Measurement of obesity is done in various ways namely: use of the body mass index, anthropometry and bioelectric impedance. Under anthropometry, there has been extensive use of skin fold thickness to determine body fat distribution. Subcutaneous fat is measured using a set of callipers and therefore its thickness is thought to be representative of the total body fat. About four parts of the body are measured and include the triceps, biceps, subscapular and suprailiac. There is a correlation between these sites and the amount of skinfold thickness as well as gender-specific density.

Bioelectrical impedance works under the presumption that fat is a poor conductor of fat whereas as free tissue is a good conductor. A current is usually passed through the body to determine the impedance which is proportional to the conducting volume. Therefore, impedance is the sum total of resistive and reactive components of the body.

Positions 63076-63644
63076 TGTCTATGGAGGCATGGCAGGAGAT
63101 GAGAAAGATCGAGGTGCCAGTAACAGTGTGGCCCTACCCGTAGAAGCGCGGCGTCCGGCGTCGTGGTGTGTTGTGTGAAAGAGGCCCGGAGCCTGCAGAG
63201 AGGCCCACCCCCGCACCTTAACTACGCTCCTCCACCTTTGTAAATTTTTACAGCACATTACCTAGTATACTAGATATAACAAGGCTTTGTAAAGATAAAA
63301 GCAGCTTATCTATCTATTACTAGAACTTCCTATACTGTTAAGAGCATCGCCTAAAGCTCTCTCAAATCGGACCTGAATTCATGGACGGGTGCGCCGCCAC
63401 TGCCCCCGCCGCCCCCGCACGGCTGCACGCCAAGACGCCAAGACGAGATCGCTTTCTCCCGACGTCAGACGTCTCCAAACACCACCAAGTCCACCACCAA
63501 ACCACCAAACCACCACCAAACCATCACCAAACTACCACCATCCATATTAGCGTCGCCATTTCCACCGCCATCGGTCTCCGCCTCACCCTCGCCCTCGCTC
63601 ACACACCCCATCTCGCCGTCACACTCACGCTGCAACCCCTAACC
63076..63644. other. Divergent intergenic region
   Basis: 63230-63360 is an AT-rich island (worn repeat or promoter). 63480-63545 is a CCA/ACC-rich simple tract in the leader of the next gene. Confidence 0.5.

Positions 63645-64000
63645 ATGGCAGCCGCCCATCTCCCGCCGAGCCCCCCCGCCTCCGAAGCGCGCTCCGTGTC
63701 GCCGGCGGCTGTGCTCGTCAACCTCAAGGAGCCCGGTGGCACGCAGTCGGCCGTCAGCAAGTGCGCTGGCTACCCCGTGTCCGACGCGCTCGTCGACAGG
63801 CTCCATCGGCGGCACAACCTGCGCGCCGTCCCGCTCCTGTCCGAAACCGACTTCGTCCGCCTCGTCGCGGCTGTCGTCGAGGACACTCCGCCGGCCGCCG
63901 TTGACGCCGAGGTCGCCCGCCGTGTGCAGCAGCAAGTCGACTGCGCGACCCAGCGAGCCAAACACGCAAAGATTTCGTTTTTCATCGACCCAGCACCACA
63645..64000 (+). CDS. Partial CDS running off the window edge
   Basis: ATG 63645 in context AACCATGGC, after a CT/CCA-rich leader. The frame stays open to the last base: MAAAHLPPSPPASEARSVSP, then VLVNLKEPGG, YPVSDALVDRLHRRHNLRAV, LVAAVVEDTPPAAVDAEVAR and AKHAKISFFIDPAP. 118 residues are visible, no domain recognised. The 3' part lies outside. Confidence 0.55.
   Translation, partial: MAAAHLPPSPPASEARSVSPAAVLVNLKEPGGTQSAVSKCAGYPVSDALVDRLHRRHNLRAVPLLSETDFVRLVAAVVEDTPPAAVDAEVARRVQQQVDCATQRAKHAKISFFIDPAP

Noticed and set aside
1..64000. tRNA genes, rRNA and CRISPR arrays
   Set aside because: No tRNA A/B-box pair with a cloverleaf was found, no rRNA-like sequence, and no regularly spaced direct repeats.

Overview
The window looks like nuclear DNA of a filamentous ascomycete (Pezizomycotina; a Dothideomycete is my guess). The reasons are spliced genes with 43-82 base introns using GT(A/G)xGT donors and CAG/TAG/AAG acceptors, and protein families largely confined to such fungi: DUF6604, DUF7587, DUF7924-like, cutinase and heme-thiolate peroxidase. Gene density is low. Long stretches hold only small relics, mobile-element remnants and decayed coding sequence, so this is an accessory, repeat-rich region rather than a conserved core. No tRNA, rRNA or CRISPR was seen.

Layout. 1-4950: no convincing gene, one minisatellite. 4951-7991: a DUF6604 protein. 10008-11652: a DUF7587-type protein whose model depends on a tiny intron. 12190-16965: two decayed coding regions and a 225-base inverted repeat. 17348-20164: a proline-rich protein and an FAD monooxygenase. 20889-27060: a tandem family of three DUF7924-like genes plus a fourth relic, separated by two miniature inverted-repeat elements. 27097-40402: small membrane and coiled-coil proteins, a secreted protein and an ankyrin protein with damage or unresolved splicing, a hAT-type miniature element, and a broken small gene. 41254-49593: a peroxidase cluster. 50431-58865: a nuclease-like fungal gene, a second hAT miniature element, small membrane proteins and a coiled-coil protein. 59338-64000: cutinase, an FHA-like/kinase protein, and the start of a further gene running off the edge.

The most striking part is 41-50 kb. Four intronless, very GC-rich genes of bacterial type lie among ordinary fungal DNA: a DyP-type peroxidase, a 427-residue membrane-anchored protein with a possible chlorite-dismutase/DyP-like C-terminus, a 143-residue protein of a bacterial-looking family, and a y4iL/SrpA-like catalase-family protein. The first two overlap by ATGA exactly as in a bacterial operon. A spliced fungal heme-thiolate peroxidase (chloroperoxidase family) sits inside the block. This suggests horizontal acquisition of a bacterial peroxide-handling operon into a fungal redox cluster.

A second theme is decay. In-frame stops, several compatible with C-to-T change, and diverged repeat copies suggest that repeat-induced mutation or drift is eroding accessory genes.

Vitamin D is one of the most important vitamins in the body as it serves many purposes namely: development of strong bones and teeth as well as activating the bodys autoimmune system. Obesity in the United States over the last decades has been attributed to lifestyle changes as more people have access to cheap and convenient fast foods as opposed to wholesome foods. Studies have been conducted to determine the relation between vitamin D deficiency and adiposity in individuals especially in developed nations and it has been confirmed that indeed there is a strong correlation. It is now clear that levels of vitamin D are lower in individuals who are obese but the reasons as to why this is still remain unclear.